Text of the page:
Categorising whole societies as ESL or EFL is an oversimplification of Asia's complex reality. Singaporean children who use English at home generally speak it much better than those who do not, and they frequently do better in other school subjects too since these are taught in English. On the other hand, Vijaya Sankar of Taylors College in Malaysia found that some students whose first language is English do worse than others in English classes designed for ESL learners. For many educated Pakistanis, English is the first language – indeed the country's first prime minister, Muhammad Ali Jinnah, could hardly speak the national language, Urdu. But in rural areas of the same country, English is a foreign language which few people ever use.

Whether they themselves use it as a first, second or foreign language, people tend to adjust their English when talking to someone for whom English is not the first language. Moreover, the majority of communication in English around the world nowadays takes place among nonnative speakers. This kind of intermediary language has been labeled EIL (English as an International Language). Many linguists are studying EIL conversations to understand what kind of adjustments speakers make. Do they restrict the vocabulary (e.g. ‘Let's go to Osaka by plane’ instead of ‘Let's fly to Osaka’)? Do they simplify tenses? Or do they just listen more carefully and express themselves more imaginatively than native speakers usually do?

Friday, May 8, 2009

Standard English and English Standards

Proficient speakers of English are often quite interested in variation and take pride in their ability to switch between local and international Englishes. But learners – and their teachers – tend to be more interested in standards. The question then arises: which standard is best?

For many Asian learners, the main choice is between some kind of British English (still popular in Malaysia and Sri Lanka) and something more American (the usual preference of Filipinos, Japanese and South – but not North – Koreans). But reducing the choice to a simple UK-US division exaggerates the divide: many beginners cannot even hear differences between spoken British and American English, let alone see them in writing. And it overlooks the great diversity of speech within the UK and the USA.

This UK-US focus also overlooks the millions of Asians who speak fluent English with local characteristics. Even today, many Asians think of native speakers as North American, Britons and Australasians, rather than Singaporeans or Indians. The concept of native speaker is a complex and controversial one. Acquiring a language when very young may indeed bring a mastery that is almost impossible to replicate when learning another language later, but we cannot assume that everyone's strongest language is the first one they learned. To want to speak as well as a native speaker seems an admirable goal, but it can be quite a vague one. The ideal standard of English varies from person to person, depending on what they want to do with the language. And a standard suggests something that is fixed, whereas language is always changing.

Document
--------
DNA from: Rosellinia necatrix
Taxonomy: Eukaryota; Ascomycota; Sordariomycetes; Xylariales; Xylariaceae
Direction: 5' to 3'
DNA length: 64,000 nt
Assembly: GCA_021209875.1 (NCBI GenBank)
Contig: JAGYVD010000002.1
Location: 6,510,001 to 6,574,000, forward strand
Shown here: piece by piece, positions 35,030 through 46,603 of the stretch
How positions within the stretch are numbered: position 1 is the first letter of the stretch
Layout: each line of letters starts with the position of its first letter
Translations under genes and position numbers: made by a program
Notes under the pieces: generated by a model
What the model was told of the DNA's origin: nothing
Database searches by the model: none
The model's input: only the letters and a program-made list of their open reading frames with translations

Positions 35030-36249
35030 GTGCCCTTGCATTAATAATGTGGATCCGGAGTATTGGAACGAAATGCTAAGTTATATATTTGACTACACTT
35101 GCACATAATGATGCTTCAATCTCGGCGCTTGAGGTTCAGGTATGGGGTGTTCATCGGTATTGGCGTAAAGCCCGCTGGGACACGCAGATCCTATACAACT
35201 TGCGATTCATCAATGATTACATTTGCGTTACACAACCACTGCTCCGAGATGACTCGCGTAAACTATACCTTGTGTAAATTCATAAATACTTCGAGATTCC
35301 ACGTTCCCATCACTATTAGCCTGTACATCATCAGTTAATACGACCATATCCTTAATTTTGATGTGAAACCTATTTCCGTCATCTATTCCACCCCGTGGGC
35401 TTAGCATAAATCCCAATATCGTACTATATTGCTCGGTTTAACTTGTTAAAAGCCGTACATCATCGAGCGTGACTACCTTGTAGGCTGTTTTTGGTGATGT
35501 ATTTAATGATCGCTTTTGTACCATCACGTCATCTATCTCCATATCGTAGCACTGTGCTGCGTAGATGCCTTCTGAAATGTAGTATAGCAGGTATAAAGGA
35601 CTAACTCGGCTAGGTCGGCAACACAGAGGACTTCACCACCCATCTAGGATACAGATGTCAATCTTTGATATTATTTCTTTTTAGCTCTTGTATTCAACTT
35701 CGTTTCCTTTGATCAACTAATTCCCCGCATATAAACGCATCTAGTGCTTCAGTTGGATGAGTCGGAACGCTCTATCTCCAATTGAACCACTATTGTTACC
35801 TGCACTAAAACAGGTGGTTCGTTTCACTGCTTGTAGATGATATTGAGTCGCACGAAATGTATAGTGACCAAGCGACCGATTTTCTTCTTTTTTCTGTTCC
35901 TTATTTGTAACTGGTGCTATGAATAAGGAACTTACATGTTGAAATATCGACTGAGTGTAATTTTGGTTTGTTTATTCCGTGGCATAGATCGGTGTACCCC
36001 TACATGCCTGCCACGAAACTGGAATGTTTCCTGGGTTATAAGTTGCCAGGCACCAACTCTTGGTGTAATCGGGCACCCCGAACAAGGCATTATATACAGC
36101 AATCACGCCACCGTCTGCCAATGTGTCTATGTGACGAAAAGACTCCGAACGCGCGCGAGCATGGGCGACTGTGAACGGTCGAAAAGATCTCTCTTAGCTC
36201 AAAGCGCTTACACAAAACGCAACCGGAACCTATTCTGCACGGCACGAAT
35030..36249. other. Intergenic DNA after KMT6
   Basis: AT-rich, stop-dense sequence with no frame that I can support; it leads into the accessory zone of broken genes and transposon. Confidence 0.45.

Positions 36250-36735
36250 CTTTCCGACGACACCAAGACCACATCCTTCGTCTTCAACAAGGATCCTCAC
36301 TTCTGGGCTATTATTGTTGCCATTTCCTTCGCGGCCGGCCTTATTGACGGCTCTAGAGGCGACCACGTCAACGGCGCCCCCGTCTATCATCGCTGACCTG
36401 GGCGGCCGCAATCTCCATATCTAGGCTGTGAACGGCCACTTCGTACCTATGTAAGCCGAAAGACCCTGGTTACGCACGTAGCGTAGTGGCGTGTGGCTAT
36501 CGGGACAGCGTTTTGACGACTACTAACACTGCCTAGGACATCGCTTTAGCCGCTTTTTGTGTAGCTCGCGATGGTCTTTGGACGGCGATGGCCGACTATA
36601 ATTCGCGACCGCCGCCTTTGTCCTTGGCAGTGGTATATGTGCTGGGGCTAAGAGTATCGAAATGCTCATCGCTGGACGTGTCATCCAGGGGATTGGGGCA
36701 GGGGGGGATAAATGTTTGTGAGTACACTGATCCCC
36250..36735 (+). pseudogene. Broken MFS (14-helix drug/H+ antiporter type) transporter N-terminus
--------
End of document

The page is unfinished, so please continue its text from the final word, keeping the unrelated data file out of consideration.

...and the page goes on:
In recent years I've noticed greater acceptance of different varieties of English around Asia. Schools in Tokyo's Chiyoda Ward routinely invite foreign students to give conversation classes and don't mind where they come from as long as their English is reasonably fluent. Thai television's MCOT News uses newsreaders and reporters with American, British, New Zealand and also distinctly Thai and other Asian accents. Indeed, Leeds University's Anthea Gupta argues that there are so many varieties of spoken English that it is almost impossible to choose one standard form. On the other hand, Gupta believes that written English is remarkably standard throughout the world. Written language changes much more slowly than speech, and TOEFL tests, spelling checks on computers and the narrow range of writing styles preferred by international academic journals all operate to contain variation. Nevertheless, local vocabulary and grammar are increasingly evident on the internet. Many blogs written in standard Pakistani or Filipino English are easy enough for people from other Asian countries to read, but some are quite difficult because of the use of Urdish or Taglish – English mixed with Urdu or Tagalog.

A common theme in Asia's English-language press is the apparent slide in English standards. Readers of Malaysiakini, an online newspaper, regularly post examples of ‘bad English’ (such as a law professor asking his students “Are you understand?”). Hong Kong's South China Morning Post debated why 11-year-olds could not pass exams designed for 9-year-olds. The people who complain are often from a generation that studied entirely in English, and they typically blame postcolonial educational policies that emphasise local languages – as well as the‘broken English’of text messages and blogs. But they should remember that far more Asians use the language now than in the days when it was restricted to the middle and upper classes. Inevitably, many of this new generation use it badly. But many others simply use it differently.